2. Integrating with legacy systems – this should be your #1 area for reuse. Never let go of an opportunity to wrap a legacy capability as a business or data service. Ensure your service capabilities are categorized appropriately and service interfaces are devoid of legacy semantics. Often you will find legacy systems have capabilities that are tightly coupled to additional data or processes that might need to be refactored. In those cases look to identify business rules and place them separately for reuse.  If legacy system needs data asynchronously publish standard messages and have the legacy system subscribe to them. Avoid one-off point to point integrations as much as possible and you will significantly increase the level of reuse
  3. Integrating business processes with data services – look to reuse data services for managing your core data entities. Services may not always exist and it is tempting to build project specific services but you should resist that and strive to build standardized services. If necessary refactor existing services, plan a migration path for your existing consumers, and build towards reusable service capabilities.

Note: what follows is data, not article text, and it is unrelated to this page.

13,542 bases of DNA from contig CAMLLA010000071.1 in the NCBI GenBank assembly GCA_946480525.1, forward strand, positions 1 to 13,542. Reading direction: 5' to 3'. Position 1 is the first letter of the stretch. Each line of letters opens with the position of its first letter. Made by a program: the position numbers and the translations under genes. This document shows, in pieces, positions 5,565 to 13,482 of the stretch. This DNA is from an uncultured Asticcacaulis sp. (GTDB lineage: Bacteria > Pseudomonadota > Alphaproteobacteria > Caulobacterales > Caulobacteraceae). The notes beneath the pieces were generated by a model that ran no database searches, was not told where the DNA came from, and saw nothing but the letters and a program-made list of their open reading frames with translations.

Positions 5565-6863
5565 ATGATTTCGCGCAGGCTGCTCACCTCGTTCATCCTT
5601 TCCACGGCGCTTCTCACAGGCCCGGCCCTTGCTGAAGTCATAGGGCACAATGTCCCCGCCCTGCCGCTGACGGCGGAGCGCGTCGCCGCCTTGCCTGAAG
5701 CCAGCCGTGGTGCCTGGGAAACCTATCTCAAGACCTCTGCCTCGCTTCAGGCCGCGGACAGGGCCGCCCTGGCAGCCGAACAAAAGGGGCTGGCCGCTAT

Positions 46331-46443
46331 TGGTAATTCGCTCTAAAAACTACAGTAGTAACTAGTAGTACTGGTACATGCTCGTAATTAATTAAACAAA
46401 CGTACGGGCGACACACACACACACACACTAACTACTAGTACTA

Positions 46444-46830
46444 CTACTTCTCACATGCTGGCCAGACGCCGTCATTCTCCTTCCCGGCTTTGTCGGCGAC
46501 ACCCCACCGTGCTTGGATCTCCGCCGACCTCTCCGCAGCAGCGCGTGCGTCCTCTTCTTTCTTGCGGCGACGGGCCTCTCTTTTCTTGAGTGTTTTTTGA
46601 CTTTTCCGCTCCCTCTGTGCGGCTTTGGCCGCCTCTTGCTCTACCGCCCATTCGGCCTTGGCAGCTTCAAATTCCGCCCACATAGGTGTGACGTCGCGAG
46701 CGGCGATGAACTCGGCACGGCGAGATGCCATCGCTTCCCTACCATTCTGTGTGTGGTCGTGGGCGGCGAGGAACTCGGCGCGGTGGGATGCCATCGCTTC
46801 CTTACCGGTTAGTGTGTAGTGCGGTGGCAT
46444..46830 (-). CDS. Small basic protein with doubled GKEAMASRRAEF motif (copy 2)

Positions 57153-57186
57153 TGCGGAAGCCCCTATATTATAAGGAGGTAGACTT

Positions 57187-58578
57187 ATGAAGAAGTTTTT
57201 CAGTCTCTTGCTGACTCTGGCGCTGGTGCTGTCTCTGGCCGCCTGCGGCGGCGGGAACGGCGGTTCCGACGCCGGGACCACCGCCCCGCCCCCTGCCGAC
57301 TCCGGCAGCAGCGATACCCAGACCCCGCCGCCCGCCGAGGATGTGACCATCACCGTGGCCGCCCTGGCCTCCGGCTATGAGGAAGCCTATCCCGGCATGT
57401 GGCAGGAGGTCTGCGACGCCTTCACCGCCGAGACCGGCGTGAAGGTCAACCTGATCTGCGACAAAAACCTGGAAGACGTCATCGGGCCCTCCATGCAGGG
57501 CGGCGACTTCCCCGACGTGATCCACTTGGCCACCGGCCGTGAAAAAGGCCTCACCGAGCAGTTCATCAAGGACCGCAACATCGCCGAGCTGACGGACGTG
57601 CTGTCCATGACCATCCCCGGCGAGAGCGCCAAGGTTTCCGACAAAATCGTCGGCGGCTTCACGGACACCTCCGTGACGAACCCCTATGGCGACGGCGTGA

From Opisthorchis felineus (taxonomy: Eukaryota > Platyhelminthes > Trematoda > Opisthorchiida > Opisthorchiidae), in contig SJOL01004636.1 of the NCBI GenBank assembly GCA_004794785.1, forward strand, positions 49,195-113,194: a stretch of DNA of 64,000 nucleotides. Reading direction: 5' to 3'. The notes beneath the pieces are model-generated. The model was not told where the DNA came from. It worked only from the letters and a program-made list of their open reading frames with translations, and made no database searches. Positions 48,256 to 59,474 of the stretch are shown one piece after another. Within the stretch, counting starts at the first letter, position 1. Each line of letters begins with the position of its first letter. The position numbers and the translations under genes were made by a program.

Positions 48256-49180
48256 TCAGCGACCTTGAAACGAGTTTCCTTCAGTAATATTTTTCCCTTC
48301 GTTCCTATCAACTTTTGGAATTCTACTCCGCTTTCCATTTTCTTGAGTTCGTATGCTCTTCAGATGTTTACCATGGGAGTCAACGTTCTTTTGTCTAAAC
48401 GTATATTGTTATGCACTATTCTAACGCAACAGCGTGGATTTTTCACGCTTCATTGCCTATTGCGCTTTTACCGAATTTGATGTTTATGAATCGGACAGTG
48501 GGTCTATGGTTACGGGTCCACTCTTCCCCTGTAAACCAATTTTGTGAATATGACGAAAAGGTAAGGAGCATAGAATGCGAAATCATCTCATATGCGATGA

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Have a plan for every reusable software asset

May 10, 2009

Have a plan for every reusable asset. At a minimum the plan needs to address:plan

  1. The scope of the asset’s functionality for your immediate deliverable
  2. The asset’s place in within your product line
  3. The impact to your existing design and overall architecture
  4. Tentative road-map for evolving the reusable asset over several iterations or releases

You don’t have to get answers for all these areas rightaway! The point is to think about them so you can make decisions on scope and effort. In the midst of an iteration there will be several questions about whether or not to invest time in refactoring or developing a feature. You can use this tiny list as a guide to help you make decisions on what to refactor or build and whether or not it is in line with your overall strategy.